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A couple of DC-DC converters generate the minor rails. Each one uses an ANPEC APW7073 PWN controller and a CSD86350Q5D power block.

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A combination of electrolytic and polymer filtering caps is used on the secondary side. The electrolytics are provided by Chemi-Con (KZE, KY) and Nichicon, and they're all rated for 105 °C. The polymer caps are by FPCAP.

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The 5VSB rail is rectified by a single PFR10V45CT SBR, while the standby PWM controller is a Sanken STR-A6069H.

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The -12V rail is handled by a Kodenshi AUK SN7912PI regulator installed right behind the Nichicon capacitor shown in the photos above.

Heat-shrink tubing should go all the way down to the mainboard, covering the metallic edges of these wires.

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On the front of the modular board, three Chemi-Con electrolytic caps filter the outputs.

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Overall, the soldering quality is good, though some component leads could be shorter. Underneath the +12V islands are three shunt resistors that provide current information to the protection IC. Since the RX-700AT has a single +12V rail, over-current protection is likely set too high.

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On the solder side of the PCB we find a SITI PS223, responsible for the PSU's protection features. There is also an AP92U03GM FET on this side, along with a Micrel MIC4427YM low-side FET driver.

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The 135mm fan has Raidmax's logo, and according to our sources its model number is PY-13525L12B. Thanks to the double ball-bearings, its expected lifetime is 50,000h @ 25 °C. Although this is a mid-speed fan, its profile is pretty aggressive. Under tough conditions you'll definitely hear it working.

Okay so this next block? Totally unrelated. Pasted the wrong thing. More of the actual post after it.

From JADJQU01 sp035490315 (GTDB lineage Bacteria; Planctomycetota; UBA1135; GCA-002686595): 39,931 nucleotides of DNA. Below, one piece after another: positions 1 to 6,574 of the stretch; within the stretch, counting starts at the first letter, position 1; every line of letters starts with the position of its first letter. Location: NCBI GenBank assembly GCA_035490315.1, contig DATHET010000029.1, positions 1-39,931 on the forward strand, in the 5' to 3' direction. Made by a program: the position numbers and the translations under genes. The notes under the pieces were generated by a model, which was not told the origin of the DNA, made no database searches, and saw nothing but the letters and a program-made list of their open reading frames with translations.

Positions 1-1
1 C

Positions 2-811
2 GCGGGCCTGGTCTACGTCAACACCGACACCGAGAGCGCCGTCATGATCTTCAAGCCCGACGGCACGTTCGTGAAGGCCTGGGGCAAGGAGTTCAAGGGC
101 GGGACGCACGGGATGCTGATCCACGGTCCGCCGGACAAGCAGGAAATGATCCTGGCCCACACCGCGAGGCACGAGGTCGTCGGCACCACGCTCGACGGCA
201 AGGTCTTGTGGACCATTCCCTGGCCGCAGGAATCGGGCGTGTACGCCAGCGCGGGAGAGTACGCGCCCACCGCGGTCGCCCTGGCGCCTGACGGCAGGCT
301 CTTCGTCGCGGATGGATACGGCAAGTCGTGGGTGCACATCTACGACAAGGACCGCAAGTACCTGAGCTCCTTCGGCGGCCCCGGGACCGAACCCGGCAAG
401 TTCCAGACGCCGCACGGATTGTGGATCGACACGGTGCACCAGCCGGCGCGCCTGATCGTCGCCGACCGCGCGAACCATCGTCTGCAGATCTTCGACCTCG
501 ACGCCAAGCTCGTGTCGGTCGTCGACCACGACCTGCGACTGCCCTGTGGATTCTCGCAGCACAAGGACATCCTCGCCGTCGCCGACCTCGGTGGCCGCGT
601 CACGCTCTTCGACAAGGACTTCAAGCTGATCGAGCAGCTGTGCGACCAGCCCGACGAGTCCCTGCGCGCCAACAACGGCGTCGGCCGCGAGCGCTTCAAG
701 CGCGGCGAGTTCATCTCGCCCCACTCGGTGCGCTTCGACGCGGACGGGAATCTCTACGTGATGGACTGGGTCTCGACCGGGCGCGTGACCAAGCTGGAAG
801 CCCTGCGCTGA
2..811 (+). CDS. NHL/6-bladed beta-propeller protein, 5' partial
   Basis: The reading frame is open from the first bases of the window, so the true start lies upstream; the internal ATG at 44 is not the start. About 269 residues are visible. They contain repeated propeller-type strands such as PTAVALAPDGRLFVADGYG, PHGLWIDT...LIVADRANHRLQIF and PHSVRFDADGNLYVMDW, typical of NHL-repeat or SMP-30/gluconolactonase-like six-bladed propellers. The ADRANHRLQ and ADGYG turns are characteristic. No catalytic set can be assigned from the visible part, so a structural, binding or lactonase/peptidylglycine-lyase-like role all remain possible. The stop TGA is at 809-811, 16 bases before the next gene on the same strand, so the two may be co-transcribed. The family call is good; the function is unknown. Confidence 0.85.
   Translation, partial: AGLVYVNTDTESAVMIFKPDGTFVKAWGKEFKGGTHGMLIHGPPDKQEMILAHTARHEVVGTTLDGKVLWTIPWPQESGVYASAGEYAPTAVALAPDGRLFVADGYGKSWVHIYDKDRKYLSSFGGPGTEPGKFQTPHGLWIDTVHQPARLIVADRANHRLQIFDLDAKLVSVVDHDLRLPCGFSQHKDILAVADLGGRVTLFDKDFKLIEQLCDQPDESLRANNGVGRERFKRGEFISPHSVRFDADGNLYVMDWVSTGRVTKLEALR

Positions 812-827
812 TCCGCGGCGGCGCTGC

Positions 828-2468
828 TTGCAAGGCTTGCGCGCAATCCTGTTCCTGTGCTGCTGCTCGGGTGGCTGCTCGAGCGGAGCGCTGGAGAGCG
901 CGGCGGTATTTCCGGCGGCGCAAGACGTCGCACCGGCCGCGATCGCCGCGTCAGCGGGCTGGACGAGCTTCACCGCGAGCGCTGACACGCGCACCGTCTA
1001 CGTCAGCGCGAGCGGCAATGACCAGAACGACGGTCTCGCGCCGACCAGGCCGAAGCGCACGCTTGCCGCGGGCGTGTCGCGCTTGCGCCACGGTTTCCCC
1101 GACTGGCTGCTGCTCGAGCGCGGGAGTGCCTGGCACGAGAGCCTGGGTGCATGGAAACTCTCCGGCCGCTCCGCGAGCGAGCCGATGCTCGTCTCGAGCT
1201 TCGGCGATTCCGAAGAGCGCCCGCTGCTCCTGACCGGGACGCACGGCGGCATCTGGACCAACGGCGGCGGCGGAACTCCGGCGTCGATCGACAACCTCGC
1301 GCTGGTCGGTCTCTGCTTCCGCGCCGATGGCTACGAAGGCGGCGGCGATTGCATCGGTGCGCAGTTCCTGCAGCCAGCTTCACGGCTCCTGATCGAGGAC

• vladm007
    You can see the level of faith Raidmax has on the quality by having a 2 years warranty.
    Reply
  • g-unit1111
    17870964 said:
    You can see the level of faith Raidmax has on the quality by having a 2 years warranty.

    Yeah that's kind of a deal breaker. :lol:
    Reply
  • turkey3_scratch
    Another unit cheating on the PWR_OK tests. I'm sick of this crap. Also, those caps on the modular board don't look like Chemi-Con polymers, they look like electrolytics (not that it matters, I'm just questioning if you made a wording error). I also don't like the lack of a thermistor at all. That's some really high inrush current. They could have dished out some cash for one and a relay. I also think the warranty needs increased, but realistically it should last a lot longer than 2 years.
    Reply
  • powernod
    17871369 said:
    Another unit cheating on the PWR_OK tests. I'm sick of this crap. Also, those caps on the modular board don't look like Chemi-Con polymers, they look like electrolytics (not that it matters, I'm just questioning if you made a wording error). I also don't like the lack of a thermistor at all. That's some really high inrush current. They could have dished out some cash for one and a relay. I also think the warranty needs increased, but realistically it should last a lot longer than 2 years.

    Exactly my thoughts! ;)
    Failure at Power_OK signal & huge amount of inrush current = Deal-breaker for me :pfff:
    Reply
  • Aris_Mp
    if they provide a 5-year warranty and work on the price it has potential. The inrush current is an easy fix with a relay-bypass relay, however the lower than the required hold-up time isn't so easy addressable. A larger bulk cap will need more Amps to charge and more Amps lead to increase power losses, so efficiency will take a hit.
    Reply
  • basroil
    Very close to be very good, and then it fails at the holdup time... looks like there's still only two real PSU manufacturers (seasonic and superflower)
    Reply
  • Sakkura
    Why would anyone wonder why Raidmax only has a 2-year warranty? With the junk they've released in the past, it's a miracle they provide any warranty at all.
    Reply
  • g-unit1111
    17872208 said:
    if they provide a 5-year warranty and work on the price it has potential. The inrush current is an easy fix with a relay-bypass relay, however the lower than the required hold-up time isn't so easy addressable. A larger bulk cap will need more Amps to charge and more Amps lead to increase power losses, so efficiency will take a hit.

    I think any warranty above 5 years is kind of redundant. In 7 or 10 years you won't have that PSU anyways since you'll be replacing it with something new to keep up with new tech. 5 years I would say is about the length of time a warranty should be.
    Reply
  • turkey3_scratch
    17872463 said:
    Very close to be very good, and then it fails at the holdup time... looks like there's still only two real PSU manufacturers (seasonic and superflower)

    Superflower cheats on holdup time on various units. Look at the Leadex Gold 550. The 650 G2 also is a problem most likely, and the 750 G2.
    Reply
  • firefoxx04
    I've used their cheaper units 3 times. One failed, however, it's environment was a worst case scenario. Very hot Michigan summer with no ac, dusty room, and almost always running the system with 100% cpu and gpu load.
    Reply